As a Canadian, I often consider it my patriotic duty to blindly support our Canadian talent. It's only natural, right? When they pack their bags and fly south to New York City or Los Angeles, I sadly wave and wish them the best of luck. Another one lost to Tinseltown.
This frequently taken voyage, which I like to call The Exodus of Talent, irks me every time, but I accept it as an inevitability in the industry. Based on my age (33), you'd think it would hit home most for actors like Ryan Gosling, but the truth is I was most struck when Jim Carrey took off for Hollywood two decades ago.
Carrey was a staple in my household right from the beginning. No, not the beginning you're thinking of. This was pre-In Living Color superfame, when he did a stand-up routine called The Un-Natural Act in 1991, and it was broadcast as an hour-long special in Canada. To say that I've watched it in its entirety over 50 times is probably an understatement. Years later, I can still recite entire segments. Even better still, the routine itself holds up. Yep, even in 2013, jokes about your grandparents eating sandwiches still resonate.
This is something I've always marvelled at about Carrey: his physical comedy and delivery seem innate. Charisma cannot be bought, and Carrey has it in spades. He's also so polarizing -- the very characteristics I just described annoy others to the nth degree. There's no "on the fence." You either love him or hate him.
In his latest role as Steve Gray (think a more demented Criss Angel) in The Incredible Burt Wonderstone, I saw little glimmers of the old Carrey. Even though I consider myself one of the biggest Carrey apologists out there, I can admit that over the past few years his performances have been slipping (Mr. Popper's Penguins, Yes Man, The Number 23). But for the 20 minutes or so of Carrey screen time in Wonderstone, I was taken back to his glory days of Ace Ventura and Dumb and Dumber, when just the simplest upturn of his mouth would make me howl. That's not to say Steve Gray is his best role (by any stretch), but it's an improvement. How can you shoot down a man who can deliver lines with one of his eyes completely crossed (only one!) and while slurring his speech? He makes it look so easy.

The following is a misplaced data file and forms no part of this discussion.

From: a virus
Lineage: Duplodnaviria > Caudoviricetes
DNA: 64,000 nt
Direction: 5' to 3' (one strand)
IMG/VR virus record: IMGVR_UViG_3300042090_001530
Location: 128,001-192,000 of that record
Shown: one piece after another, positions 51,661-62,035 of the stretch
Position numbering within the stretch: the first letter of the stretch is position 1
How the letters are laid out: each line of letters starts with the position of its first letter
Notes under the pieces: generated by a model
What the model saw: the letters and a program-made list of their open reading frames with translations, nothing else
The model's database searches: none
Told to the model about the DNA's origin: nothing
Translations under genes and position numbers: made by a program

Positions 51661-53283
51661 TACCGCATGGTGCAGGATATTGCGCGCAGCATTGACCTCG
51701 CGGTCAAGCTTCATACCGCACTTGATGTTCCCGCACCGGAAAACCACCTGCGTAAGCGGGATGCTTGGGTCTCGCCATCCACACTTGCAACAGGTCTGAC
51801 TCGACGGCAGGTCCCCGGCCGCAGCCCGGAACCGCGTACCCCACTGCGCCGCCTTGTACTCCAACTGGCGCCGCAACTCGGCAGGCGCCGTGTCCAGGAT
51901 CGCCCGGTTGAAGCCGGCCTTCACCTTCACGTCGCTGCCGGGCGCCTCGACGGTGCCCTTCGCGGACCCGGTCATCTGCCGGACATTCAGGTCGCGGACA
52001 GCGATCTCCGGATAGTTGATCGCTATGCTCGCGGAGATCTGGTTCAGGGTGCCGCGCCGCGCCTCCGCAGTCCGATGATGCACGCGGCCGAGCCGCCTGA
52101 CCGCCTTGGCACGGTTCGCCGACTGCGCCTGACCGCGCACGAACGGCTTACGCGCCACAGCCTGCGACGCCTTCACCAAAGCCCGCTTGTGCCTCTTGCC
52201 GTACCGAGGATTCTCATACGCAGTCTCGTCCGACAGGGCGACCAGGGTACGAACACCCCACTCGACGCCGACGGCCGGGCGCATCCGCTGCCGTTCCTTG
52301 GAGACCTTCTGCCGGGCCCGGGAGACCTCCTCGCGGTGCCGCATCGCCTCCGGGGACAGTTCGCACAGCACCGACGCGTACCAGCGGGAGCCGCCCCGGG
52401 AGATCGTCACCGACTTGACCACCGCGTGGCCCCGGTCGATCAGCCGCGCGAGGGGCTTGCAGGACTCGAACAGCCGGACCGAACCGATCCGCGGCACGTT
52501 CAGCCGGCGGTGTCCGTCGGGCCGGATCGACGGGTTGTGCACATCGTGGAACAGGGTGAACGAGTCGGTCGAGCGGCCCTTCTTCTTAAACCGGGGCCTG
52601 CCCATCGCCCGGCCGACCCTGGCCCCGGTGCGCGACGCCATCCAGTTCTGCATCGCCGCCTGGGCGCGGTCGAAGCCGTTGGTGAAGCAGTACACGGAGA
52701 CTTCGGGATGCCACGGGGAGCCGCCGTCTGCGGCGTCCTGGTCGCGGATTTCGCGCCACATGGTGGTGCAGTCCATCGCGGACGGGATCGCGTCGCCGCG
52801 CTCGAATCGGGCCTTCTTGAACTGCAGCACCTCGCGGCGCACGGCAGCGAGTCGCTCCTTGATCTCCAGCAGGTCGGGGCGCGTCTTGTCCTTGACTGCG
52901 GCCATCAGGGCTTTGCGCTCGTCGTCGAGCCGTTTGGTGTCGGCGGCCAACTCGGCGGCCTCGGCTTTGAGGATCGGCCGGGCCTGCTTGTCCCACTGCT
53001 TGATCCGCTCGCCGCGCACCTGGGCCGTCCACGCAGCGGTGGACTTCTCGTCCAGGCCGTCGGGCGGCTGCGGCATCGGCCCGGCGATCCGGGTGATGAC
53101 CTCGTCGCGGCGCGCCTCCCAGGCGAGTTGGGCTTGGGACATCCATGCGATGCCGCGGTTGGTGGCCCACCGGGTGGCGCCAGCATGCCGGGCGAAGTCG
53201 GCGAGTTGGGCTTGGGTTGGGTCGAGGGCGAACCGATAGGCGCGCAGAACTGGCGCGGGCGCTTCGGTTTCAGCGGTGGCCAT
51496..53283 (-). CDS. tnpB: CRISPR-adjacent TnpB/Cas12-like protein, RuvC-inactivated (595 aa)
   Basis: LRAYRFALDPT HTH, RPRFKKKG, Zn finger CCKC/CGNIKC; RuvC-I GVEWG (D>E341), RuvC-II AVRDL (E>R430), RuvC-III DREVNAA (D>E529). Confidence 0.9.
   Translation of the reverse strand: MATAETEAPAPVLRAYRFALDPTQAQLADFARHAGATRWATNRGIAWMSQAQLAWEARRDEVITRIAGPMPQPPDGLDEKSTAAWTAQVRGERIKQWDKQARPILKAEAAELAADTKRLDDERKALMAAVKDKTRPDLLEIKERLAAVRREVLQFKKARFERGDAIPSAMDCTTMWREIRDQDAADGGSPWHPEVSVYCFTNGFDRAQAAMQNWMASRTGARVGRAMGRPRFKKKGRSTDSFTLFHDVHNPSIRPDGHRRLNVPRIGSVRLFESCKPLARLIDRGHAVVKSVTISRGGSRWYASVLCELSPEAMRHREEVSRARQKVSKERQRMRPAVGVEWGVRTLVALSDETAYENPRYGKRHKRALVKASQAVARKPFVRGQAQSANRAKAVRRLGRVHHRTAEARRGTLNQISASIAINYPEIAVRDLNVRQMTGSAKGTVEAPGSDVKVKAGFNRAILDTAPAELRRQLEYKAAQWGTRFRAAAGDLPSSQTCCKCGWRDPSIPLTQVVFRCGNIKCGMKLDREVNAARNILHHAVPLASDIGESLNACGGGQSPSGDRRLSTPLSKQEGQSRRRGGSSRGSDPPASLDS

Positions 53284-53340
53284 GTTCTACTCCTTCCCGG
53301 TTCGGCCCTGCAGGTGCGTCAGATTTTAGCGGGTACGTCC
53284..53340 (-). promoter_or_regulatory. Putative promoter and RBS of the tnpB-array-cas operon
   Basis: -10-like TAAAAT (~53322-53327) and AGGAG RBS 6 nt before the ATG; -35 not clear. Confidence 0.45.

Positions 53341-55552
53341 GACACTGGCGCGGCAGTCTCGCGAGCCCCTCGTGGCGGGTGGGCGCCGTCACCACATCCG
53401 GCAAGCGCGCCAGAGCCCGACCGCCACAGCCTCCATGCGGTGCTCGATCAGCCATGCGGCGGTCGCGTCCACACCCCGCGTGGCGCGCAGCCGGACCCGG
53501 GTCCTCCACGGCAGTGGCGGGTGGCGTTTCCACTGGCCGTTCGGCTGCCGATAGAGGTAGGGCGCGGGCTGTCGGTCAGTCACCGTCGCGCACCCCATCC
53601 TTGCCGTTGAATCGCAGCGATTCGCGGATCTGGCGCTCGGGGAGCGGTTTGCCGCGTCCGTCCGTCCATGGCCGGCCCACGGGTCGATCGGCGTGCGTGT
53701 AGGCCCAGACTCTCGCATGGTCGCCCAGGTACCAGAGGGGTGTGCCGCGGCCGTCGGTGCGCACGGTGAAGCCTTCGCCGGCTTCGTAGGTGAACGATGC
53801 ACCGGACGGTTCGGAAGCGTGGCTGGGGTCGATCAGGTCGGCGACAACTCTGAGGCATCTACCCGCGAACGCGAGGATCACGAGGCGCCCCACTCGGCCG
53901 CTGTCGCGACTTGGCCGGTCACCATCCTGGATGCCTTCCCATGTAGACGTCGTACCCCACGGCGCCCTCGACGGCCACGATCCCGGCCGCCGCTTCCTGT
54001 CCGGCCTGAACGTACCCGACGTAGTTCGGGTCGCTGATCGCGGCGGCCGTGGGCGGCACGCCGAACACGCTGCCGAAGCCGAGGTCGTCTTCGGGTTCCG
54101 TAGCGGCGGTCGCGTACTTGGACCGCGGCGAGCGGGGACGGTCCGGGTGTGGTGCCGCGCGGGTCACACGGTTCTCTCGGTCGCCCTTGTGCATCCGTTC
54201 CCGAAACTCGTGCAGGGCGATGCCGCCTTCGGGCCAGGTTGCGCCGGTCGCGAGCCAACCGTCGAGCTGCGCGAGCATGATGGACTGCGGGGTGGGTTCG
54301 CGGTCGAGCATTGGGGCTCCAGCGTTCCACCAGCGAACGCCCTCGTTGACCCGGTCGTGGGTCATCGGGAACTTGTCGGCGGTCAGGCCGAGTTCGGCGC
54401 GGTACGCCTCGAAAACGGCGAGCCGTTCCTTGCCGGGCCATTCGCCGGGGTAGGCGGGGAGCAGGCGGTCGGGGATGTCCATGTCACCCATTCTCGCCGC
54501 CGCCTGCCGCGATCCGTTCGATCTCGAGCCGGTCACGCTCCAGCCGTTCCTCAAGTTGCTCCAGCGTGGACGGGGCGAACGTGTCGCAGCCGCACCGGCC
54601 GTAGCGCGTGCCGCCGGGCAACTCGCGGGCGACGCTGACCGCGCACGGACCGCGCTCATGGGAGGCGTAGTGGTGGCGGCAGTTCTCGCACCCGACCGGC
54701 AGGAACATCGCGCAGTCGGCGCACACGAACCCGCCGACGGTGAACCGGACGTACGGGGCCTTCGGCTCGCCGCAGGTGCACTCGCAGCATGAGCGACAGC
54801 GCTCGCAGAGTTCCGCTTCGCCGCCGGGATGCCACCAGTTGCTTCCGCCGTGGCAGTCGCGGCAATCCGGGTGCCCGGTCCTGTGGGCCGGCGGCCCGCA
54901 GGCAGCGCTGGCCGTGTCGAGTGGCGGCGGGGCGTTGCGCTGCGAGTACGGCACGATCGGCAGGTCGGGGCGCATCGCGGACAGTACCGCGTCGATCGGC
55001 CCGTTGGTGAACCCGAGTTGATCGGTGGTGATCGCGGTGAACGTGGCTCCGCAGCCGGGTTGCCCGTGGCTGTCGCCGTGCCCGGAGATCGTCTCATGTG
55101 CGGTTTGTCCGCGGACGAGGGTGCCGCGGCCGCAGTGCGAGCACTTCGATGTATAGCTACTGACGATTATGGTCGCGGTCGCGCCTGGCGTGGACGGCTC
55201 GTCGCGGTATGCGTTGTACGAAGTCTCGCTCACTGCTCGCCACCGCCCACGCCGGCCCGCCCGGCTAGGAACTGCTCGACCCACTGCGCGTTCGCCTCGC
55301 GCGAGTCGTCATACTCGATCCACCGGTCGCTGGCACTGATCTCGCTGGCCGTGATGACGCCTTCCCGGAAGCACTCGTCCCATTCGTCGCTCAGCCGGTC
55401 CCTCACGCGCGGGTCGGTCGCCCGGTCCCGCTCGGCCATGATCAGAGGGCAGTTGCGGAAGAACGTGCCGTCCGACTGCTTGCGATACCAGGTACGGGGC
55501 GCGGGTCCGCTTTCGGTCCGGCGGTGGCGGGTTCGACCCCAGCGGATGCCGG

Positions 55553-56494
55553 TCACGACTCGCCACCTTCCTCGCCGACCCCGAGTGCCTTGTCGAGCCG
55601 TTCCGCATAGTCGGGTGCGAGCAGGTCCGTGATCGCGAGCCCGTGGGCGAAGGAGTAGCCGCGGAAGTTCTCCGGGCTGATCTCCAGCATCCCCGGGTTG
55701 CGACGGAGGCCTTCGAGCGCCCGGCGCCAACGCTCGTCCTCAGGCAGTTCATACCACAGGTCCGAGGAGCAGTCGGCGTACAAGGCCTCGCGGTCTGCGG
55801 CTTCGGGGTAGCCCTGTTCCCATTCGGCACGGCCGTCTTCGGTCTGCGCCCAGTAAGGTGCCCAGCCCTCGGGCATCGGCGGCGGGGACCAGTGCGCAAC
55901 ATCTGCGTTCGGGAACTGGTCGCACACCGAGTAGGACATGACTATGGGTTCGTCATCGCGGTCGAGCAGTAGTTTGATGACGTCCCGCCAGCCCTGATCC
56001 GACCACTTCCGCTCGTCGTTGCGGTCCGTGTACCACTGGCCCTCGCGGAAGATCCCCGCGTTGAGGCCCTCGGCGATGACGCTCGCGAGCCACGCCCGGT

Maybe that's part of the problem, too. When he first started out on In Living Color and with movies like Ace and Dumb, his schtick was new, exciting and funny. Audiences had never seen such an elastic face, and his type of physical comedy was rare. But after The Mask (which was still a resounding success), people got bored. He was so good at one particular thing that it got stale. So he did what any actor would do: try something completely different.
On the whole, his venture into drama and more "serious" roles didn't really pan out -- with the exception of The Truman Show (of course) and Eternal Sunshine of the Spotless Mind. His turn in Man on the Moon was commendable as well, but the tragic nature of Andy Kaufman's story didn't translate into box-office dollars. Carrey ended up doing a lot of kids' movie roles and doing some voice work; if you think about it, he's perfectly suited for a child audience. Not critical and easily appeased by slapstick, physical humour, kids eat up his performances.
That's what struck me watching Burt Wonderstone: while Carrey's Steve Gray character is the last person to pander to children, there's a scene with a magician (Steve Carell) entertaining some kids at a birthday party. They hang on his every word, laugh at his D-jokes and their mouths drop when he pulls a coin out from behind their ears. This is how we reacted to Carrey at the beginning of his career, and now he's lost some of that magic.
Despite all of the flops and near-misses since his promising beginnings, seeing him again in Burt Wonderstone reignited my faith in Carrey. He's not playing the clown anymore, but he's also not playing it wholly straight, either. There was a little bit of both, and finally, he doesn't play the goofy guy with a heart of gold. Instead, he's a straight-up asshole with a penchant for pain. So maybe that's the key, then: he needs to find that happy medium in between silly and serious.
He made me laugh too, which felt good. I hadn't laughed with him in a while.
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